‘Thank You’ is the title track of her second album, back when she looked like a Superstar in the making. It’s a battered but defiant roar of self-assurance, set to a typically ambitious setting of bleeps and shimmers, and was a strong enough tune to stride to No.2. The thing is, it doesn’t always work like that.

Made me strong:

Florence And The Machine, ‘Dog Days Are Over’

Florence And The Machine

Yes, I fibbed. I played the industry tart last night and went along to the BRITs launch at the Roundhouse, so it seems only fair to stick around in 2008 for a few minutes to laud Critics’ Choice award winner Florence. Her vocals were mixed way too high – not quite such a treat when your voice leans towards the old banshee’s wail – but nothing could spoil this storming number. Flo bashed the drum Bat For Lashes-style while harp trilled prettily alongside. Whether she’ll hit the commercial peaks of last year’s CC winner Adele is another matter altogether, but she’s sure to be a whole lot more interesting.

Junior was acting the arse this morning, rabbiting baby talk back at me whenever I asked a question. To give her the benefit, she was possibly trying to include little Junior 2 who writhed rhythmically on the rug while big sis did a ludicrous high-tempo dance. It’s the kind of record that should make you lose your inhibitions, whirling wildly to each burst of energy. Either that or you’ll just hate it.

Where are you then? Pick a year, any year, except 1969, 1973, 1977, 1979, 1982, 1983, 1984, 1985, 1987, 1988, 1989, 1990, 1991, 1992, 1993, 1994, 1995, 1996, 1997, 1998, 1999, 2001, 2005, 2006, 2007 and 2008.

[12] Jamie T, ‘Calm Down Dearest’

Jamie T, ‘Calm Down Dearest’

Wimbledon’s premier rap-skiffle rodent had a big year, what with that Mercury nomination (and he really should have won – or did I say that about Bat For Lashes? Anyway, Panic Prevention was wildly inventive, clever and fun) and a packed John Peel tent singing along to this track at Glastonbury. His range is clearest on ‘Calm Down Dearest’, which sounds like Saint Etienne’s ‘Nothing Can Stop Us’ sung by a particularly verbose drunkard. It’s even better than I paint it.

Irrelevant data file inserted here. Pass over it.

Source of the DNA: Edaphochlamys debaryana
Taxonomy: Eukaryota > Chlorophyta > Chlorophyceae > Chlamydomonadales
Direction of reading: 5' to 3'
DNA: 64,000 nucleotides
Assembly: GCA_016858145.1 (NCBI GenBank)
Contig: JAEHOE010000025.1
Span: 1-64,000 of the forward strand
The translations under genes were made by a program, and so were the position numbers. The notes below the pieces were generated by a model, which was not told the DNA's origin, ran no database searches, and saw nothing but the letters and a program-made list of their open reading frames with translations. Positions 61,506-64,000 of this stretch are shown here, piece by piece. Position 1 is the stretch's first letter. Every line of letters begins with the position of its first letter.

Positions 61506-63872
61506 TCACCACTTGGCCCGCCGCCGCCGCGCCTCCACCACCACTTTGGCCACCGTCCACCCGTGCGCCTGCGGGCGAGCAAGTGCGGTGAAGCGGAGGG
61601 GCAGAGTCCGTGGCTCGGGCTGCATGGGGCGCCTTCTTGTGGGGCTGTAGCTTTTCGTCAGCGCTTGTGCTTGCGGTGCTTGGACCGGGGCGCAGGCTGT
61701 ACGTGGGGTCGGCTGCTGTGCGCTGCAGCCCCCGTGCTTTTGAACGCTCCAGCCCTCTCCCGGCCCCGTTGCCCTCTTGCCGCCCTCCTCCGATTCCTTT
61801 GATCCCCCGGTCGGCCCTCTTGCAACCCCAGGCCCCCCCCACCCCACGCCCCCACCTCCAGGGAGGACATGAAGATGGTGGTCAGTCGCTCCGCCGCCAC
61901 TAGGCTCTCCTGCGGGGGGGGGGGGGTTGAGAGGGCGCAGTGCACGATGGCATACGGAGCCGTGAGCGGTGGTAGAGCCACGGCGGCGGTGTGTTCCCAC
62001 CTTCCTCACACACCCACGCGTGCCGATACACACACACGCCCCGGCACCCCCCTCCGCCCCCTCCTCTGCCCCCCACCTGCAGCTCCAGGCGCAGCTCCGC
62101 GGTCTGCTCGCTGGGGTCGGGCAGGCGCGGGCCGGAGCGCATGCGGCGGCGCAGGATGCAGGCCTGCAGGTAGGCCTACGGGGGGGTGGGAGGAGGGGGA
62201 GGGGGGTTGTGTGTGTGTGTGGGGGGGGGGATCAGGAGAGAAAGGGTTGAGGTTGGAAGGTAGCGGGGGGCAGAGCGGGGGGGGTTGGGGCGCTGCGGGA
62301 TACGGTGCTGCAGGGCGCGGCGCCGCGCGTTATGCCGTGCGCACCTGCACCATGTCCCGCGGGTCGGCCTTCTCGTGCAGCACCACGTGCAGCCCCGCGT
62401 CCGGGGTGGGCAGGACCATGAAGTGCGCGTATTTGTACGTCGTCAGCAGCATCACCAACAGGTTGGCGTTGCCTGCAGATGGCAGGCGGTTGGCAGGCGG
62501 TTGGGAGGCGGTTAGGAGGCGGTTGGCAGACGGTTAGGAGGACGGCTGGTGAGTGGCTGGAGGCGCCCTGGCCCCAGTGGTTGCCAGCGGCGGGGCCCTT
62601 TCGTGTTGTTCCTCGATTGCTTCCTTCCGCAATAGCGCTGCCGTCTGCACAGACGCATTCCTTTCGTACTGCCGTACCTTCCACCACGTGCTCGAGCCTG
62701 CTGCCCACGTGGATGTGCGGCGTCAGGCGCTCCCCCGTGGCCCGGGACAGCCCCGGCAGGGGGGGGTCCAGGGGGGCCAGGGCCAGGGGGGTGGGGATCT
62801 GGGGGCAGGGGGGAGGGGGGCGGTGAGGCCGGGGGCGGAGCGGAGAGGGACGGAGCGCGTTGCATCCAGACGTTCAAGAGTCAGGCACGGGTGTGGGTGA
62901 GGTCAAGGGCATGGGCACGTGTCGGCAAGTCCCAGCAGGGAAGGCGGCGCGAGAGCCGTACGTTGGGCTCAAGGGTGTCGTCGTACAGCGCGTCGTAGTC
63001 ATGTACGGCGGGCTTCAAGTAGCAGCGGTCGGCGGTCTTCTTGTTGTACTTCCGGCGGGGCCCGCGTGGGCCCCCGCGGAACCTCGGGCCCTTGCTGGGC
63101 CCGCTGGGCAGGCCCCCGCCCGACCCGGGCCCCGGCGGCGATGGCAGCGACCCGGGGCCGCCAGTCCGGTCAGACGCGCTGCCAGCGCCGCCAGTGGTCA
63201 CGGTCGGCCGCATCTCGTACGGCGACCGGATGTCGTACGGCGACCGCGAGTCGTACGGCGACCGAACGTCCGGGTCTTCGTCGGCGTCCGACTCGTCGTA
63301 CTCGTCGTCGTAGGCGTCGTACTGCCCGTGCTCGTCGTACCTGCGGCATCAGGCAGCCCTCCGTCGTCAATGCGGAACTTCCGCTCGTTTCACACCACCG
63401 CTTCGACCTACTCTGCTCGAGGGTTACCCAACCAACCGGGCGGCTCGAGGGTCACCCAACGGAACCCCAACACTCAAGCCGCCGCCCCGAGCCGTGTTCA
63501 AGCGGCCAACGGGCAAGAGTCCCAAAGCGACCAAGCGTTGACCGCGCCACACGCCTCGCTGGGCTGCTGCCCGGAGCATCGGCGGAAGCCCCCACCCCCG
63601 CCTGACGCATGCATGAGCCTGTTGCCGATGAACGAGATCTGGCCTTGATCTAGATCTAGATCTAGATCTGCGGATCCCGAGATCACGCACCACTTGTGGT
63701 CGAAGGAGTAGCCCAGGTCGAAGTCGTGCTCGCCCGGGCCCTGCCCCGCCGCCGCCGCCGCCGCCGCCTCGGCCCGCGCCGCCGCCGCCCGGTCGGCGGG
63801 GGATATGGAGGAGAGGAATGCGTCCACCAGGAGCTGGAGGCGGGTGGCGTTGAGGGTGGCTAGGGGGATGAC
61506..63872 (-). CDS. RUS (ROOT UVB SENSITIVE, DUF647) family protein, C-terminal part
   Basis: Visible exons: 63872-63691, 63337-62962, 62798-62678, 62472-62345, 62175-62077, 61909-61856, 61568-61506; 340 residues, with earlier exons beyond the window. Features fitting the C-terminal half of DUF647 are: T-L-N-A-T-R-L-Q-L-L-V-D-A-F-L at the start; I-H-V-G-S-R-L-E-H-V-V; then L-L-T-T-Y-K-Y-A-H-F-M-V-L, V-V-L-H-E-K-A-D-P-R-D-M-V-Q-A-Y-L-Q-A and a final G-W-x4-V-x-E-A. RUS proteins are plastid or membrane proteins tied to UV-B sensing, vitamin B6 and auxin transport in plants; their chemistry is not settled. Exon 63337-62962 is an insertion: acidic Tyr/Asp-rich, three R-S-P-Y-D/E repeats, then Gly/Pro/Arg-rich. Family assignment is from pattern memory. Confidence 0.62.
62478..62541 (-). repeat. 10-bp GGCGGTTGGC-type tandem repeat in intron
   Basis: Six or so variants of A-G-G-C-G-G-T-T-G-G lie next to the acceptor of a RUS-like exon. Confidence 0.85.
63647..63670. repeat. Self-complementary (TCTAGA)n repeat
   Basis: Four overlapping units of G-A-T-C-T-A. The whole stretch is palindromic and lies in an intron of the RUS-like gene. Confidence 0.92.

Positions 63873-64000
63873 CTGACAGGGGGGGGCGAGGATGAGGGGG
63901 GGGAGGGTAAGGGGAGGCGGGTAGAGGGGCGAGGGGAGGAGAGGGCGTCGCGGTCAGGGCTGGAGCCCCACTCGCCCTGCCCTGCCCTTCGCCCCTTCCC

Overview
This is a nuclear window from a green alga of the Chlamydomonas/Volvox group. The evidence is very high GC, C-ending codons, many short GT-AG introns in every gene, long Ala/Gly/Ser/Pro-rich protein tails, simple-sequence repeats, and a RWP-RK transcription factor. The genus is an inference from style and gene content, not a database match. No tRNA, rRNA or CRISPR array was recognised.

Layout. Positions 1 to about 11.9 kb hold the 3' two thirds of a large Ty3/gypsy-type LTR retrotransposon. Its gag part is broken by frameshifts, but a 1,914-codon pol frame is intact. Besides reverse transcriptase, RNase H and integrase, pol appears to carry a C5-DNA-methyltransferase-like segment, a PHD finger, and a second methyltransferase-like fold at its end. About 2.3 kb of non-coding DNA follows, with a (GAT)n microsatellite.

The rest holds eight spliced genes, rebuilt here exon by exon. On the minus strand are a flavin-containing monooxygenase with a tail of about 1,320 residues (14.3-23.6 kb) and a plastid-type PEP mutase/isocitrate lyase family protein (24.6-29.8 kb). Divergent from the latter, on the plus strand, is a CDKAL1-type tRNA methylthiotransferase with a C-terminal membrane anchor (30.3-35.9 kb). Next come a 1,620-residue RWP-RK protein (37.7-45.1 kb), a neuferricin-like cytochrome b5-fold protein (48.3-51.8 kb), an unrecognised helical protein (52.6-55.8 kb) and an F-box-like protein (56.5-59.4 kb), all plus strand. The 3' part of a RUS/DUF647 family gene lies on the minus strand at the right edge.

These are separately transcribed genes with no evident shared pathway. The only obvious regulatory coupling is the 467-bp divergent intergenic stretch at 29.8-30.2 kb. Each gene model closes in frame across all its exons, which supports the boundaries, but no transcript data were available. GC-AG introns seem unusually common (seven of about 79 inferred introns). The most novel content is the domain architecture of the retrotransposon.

It was greeted with stomping feet by Junior, who also chose to mirror the lyrics with a snarly face. Has she seen the lad? It was uncanny. She threw all this into the first couple of bars, missing the later subtleties of Treays’ affecting semi-ballad – “racking and stacking them lines” – subtleties that fair bring a tear to a wincing eye.

[20] Bat For Lashes, ‘What’s A Girl To Do?’

Bat For Lashes, ‘What’s A Girl To Do?’

WE BEGIN with the witchy, ethereal, Bjorkish, any other tired adjectives that might have been applied this year, Natasha Khan – runaway Mercury favourite on the night and Kate Bush for the Noughties. The ramshackle Klaxons snagged the award, but Fur And Gold was the most enticing album on the list, all horses and wizards.
 
This comes on like ‘Be My Baby’ with its thumping drum intro – let’s be clear here, it is the ‘Be My Baby’ intro – before it gets all, erm, witchy and ethereal with Natasha whispering her vexing situation as if she’s floating around right next to your ear. The chorus steals the drums again, but provides no answers, just that question. It takes you into a dark, unsettling world – pure pop drama.
 
Junior took the CD off me, popped it in the tray and pressed play, unprompted. We may have been doing this too long. She then held out her ra-ra skirt and curtseyed throughout, which was a new one on me, but I can quite imagine that Khan is a curtseying sort of girl.